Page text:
Henry Purcell: Biography, Music & Facts

Instructor: Charis Duke

Charis has taught college music and has a master's degree in music composition.

Henry Purcell is regarded by many today as the greatest English composer of all time. Although his life was brief, he left a large body of work. This lesson will examine his life and music.

A Sad Day for England

On November 21, 1695 England lost their beloved and revered composer, Henry Purcell. His music had brought much needed respect to the British Isles, and all of Europe recognized his talent. The question on everyone's mind was how to honor the man. Where should the genius of England be laid to rest? Before we get to the answer, let's learn a little more about why Purcell was such a big deal.

Painting of Henry Purcell by John Closterman.
Painting of Henry Purcell

Purcell's Life

Henry Purcell's origins are a bit obscure. He was born circa 1659 in London, England. His father was employed at the Chapel Royal, a training ground for court musicians. Henry was a chorister there as a young boy. He had at least three brothers, Edward, Daniel, and Joseph. Daniel was also a composer and ended up completing some of the work Henry left unfinished at his death.

After the young Henry's voice changed, he continued to work for the court in a variety of music positions. These positions included keeper of the king's instruments, organist, composer, and organ tuner. His most important appointments were as organist for Westminster Abbey and organist for the Chapel Royal. He spent his entire life in Westminster, employed in the service of James II, William III, and Mary.

Westminster Abbey
Photo of Westminster Abbey

Purcell married in 1680 or 1681. We know of six children, three of whom survived into adulthood. One of the three, Edward, became a musician, as did his son, Edward Henry.

Henry Purcell died of tuberculosis on November 21, 1695 in London. To honor his stature as the most important English composer of his day, he was buried under the organ of Westminster Abbey. His wife continued to publish his music posthumously, including the famous collection of songs known as Orpheus Britannicus.

Purcell's Music

Purcell began composing at a very young age. At age eight he wrote a three-part song for Catch That Catch Can, a volume of catches, rounds, and part songs. In music a catch was a humorous song for multiple voices sung in a round, much like we sing Row, Row, Row Your Boat today. Purcell must have enjoyed this type of song as he composed over 50 catches in his lifetime.

Manuscript of an instrumental work.
A Henry Purcell manuscript

Purcell composed many works for organ, harpsichord, strings, and other instruments. Concerts of instrumental music were just beginning to flourish in London, and Purcell took advantage of the talented players and opportunities that were emerging. At the age of 24 he was commissioned by a new 'Musical Society' to compose an Ode in honor of St. Cecilia, the patron saint of music. This was the first of three such Odes he would write.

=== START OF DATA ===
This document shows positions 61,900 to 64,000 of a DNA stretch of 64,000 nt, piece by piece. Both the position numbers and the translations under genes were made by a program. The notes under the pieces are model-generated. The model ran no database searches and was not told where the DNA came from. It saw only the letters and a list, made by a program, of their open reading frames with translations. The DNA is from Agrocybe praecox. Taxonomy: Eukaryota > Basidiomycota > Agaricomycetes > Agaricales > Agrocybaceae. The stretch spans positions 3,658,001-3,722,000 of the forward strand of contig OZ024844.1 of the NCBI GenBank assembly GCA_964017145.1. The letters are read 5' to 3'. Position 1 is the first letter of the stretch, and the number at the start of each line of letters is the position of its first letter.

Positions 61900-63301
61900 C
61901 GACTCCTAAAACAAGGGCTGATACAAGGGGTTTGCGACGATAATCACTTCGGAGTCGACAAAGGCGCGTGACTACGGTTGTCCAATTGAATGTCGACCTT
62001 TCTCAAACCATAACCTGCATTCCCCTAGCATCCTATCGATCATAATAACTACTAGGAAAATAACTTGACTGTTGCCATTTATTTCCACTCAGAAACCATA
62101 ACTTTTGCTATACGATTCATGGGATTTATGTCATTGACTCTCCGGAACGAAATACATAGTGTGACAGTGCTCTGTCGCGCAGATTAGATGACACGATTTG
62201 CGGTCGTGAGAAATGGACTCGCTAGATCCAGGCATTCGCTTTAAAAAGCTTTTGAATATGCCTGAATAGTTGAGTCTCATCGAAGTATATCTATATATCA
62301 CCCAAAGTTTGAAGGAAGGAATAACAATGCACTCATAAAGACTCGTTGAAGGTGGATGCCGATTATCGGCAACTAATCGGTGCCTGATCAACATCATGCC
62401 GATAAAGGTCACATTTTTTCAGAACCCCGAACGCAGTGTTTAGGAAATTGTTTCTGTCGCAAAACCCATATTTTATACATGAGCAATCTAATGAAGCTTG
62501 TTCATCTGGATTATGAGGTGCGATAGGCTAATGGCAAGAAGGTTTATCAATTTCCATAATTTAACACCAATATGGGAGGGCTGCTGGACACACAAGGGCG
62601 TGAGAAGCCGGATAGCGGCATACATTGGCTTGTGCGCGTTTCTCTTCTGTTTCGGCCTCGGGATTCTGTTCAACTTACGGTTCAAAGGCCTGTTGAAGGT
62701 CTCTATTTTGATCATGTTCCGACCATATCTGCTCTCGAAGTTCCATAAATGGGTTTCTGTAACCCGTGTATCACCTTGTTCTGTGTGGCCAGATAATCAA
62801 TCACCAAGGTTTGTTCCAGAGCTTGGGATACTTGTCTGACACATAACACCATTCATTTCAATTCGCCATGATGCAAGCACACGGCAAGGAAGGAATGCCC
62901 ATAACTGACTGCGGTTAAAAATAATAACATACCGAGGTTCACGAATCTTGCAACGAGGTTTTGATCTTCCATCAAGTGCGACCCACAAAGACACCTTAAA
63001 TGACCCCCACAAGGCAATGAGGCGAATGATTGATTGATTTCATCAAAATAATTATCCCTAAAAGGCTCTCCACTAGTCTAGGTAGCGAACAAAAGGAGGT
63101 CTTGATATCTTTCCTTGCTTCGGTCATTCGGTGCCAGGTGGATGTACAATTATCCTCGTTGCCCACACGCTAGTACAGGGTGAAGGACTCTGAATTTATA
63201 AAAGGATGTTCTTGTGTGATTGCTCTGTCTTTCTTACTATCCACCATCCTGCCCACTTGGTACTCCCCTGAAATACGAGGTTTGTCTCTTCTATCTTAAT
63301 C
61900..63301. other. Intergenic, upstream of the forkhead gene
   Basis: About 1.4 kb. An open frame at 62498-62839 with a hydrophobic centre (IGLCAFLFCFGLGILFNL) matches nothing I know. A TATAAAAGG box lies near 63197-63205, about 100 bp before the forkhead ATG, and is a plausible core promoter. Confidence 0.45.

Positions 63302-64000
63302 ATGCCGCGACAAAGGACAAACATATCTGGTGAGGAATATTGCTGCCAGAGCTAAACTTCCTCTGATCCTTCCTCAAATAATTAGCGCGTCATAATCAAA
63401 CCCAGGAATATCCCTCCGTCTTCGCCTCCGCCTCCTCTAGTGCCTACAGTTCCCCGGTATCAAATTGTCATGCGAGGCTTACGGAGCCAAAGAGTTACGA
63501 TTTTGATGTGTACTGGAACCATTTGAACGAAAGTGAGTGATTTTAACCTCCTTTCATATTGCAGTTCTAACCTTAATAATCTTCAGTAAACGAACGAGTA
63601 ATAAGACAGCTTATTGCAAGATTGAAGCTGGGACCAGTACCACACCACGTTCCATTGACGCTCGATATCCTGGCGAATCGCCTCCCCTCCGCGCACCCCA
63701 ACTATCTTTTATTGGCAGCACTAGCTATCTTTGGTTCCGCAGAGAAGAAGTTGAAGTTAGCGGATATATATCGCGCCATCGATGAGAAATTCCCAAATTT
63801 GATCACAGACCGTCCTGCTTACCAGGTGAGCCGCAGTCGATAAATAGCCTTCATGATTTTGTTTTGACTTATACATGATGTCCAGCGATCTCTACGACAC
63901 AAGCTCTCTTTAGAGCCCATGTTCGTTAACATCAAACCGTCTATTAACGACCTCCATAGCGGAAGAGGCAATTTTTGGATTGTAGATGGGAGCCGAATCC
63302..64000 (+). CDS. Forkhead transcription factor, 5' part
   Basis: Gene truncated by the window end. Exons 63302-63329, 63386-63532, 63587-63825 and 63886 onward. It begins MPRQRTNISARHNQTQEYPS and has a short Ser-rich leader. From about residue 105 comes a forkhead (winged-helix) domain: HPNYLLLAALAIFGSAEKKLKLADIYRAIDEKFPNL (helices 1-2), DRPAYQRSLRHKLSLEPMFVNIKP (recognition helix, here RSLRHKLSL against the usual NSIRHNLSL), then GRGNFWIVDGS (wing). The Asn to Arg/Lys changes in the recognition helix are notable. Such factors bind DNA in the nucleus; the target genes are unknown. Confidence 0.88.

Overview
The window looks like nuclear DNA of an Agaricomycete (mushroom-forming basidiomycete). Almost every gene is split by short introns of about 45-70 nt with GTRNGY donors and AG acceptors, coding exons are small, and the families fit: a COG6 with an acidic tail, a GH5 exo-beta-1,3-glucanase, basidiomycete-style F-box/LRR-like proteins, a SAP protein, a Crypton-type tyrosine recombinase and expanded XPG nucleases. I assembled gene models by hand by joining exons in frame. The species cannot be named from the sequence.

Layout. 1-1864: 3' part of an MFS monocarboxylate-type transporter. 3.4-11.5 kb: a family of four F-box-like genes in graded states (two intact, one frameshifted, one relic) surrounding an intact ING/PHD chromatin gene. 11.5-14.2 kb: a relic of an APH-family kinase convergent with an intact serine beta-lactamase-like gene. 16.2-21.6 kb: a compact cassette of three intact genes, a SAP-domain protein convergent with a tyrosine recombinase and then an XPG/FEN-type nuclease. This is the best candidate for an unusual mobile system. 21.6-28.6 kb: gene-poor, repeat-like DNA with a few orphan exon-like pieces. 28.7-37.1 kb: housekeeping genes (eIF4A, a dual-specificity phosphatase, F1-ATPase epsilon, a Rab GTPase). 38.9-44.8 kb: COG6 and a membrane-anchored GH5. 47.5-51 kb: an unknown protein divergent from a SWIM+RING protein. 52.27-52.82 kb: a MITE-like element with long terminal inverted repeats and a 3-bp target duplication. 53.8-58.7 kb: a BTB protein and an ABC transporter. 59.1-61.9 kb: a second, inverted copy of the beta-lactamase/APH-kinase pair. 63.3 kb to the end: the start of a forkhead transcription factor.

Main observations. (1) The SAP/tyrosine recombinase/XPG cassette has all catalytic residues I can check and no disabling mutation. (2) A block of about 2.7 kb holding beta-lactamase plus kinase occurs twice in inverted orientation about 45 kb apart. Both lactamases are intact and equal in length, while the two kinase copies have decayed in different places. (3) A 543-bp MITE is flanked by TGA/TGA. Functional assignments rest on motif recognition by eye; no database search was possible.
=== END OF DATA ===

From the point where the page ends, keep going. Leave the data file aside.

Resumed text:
Henry Purcell also wrote music for the Anglican worship service. Baroque period church music was usually ornate and polyphonic. Polyphony was music that used more than one melody of equal importance at the same time. As you can imagine, this made for very intricate music that was often difficult to follow and understand. Purcell could and did use polyphony; however, he was skilled in writing the anthem, a distinctly English choral genre. The anthem was a sacred choral work that had one melody accompanied by harmony. Awake, Put on They Strength is a popular Purcell anthem still performed today.

To unlock this lesson you must be a Member.
Create your account

Register to view this lesson

Are you a student or a teacher?

Unlock Your Education

See for yourself why 30 million people use

Become a member and start learning now.
Become a Member  Back
What teachers are saying about
Try it risk-free for 30 days

Earning College Credit

Did you know… We have over 160 college courses that prepare you to earn credit by exam that is accepted by over 1,500 colleges and universities. You can test out of the first two years of college and save thousands off your degree. Anyone can earn credit-by-exam regardless of age or education level.

To learn more, visit our Earning Credit Page

Transferring credit to the school of your choice

Not sure what college you want to attend yet? has thousands of articles about every imaginable degree, area of study and career path that can help you find the school that's right for you.

Create an account to start this course today
Try it risk-free for 30 days!
Create An Account